China’s working-age population peaked in 2014 and is projected to shrink to less than one-third of that peak by 2100. This means that while there are currently 100 working-age people available to support every 20 elderly people, by 2100, 100 working-age Chinese will have to support as many as 120 elderly Chinese. (China’s population)
This demographic shift will change the nature of the economy, with increased demand for health care services and pensions and a smaller working-age population to meet it. Currently, China’s health care system is not geared up toward a rapidly ageing population which will increase demand.
Slowdown in potential growth
China’s breakneck growth has been based on elastic supply of cheap labour working in manufacturing, but these gains are becoming exhausted. Combined with lower productivity growth and an ageing population, China’s growth potential is forecast to fall.
For an idea of how the Chinese economy may be affected by this rapidly ageing population, it is useful to look at the case of its near neighbour Japan, which began its process of ageing three decades earlier. A rise in the dependency ratio has led to secular stagnation – low growth rates, rising debt and deflationary pressures. Already, China’s slowing growth rate is causing some problems with rising youth unemployment. Recently, unemployment, among urban residents aged 16 to 24 rose to 18.4% (May 2022)
However, we should not overdo the constraints on Chinese growth. It is natural that as the economy develops, the double-digit growth cannot be maintained, but with per capita income still at one-fifth of those in advanced economies, there is plenty of scope for rising real incomes. Also, there are promising signs of diversification of economic growth – away from just relying on manufacturing export industries, towards domestic consumption and services. Also, China continues to reduce its poverty rate through its strong growth, even if regional inequality remains a significant problem.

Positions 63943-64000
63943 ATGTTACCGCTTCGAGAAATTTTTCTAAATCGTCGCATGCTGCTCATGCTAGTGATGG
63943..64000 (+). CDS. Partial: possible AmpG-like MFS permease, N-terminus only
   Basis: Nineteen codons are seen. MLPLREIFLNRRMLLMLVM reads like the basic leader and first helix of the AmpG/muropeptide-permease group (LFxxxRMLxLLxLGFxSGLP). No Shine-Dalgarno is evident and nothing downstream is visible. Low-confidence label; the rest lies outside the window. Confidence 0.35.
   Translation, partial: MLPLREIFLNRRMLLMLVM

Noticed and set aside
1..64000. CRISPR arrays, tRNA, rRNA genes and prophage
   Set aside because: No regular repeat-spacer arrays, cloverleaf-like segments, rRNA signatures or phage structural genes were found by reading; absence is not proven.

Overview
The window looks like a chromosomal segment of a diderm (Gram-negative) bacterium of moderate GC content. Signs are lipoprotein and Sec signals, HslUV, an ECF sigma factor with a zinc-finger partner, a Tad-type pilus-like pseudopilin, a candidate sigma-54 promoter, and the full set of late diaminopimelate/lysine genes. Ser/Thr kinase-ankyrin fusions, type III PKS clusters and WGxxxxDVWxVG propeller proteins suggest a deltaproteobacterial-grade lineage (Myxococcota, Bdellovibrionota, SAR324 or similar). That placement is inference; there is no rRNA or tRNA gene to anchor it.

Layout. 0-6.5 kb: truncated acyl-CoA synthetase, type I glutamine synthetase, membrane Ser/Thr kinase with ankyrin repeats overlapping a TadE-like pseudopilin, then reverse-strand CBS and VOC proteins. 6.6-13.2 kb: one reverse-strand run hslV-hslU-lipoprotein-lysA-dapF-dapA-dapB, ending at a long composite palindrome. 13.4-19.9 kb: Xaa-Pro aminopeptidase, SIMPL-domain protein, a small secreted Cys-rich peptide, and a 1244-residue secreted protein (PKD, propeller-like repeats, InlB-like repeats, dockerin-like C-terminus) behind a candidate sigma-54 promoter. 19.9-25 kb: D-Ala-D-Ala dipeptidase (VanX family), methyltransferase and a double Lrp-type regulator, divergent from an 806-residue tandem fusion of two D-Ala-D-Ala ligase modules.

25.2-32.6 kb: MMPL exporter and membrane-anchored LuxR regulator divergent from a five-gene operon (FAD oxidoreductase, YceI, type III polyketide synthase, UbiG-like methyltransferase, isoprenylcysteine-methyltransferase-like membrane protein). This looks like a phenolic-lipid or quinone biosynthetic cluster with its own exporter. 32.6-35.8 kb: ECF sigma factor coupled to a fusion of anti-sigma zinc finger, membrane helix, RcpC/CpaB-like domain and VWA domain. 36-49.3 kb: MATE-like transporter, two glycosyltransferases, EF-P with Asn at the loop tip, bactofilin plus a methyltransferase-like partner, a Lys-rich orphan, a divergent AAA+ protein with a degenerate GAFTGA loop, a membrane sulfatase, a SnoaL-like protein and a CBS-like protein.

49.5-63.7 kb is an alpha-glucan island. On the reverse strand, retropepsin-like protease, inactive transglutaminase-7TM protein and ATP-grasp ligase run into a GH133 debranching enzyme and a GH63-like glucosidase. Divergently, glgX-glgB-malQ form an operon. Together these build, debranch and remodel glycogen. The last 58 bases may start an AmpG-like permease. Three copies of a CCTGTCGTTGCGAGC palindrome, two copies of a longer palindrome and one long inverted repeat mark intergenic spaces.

Real estate bubble?
China’s rapid growth has seen a boom in the real estate market, with investors becoming highly leveraged to keep up with investment in new housing. Demand for housing in urban areas has been very strong, as speculators seek to cash in on rising prices. But, this has led to unsustainably high prices and the state of the Chinese housing market is reminiscent of the US and Spain’s before their housing crash in 2006.
Shortage of power
As a net importer of oil, China is affected by rising commodity prices and oil. Though buying Russian oil at a discounted price has given it a temporary competitive advantage over the US and Europe. In response to increased demand for energy, China has embarked on an ambitious programme of off-shore wind and solar energy generation. Projects that dwarf anything in the western world. It is also a belated effort to deal with rising carbon emissions as China has become one of the world’s biggest emitters.
China itself will not be immune from issues around global warming and is already suffering from effects on agriculture, forestry and water resources. Some of the most densely populated cities, such as Guangzhou and Shanghai are built on the ocean’s edge and would be affected by rising sea levels.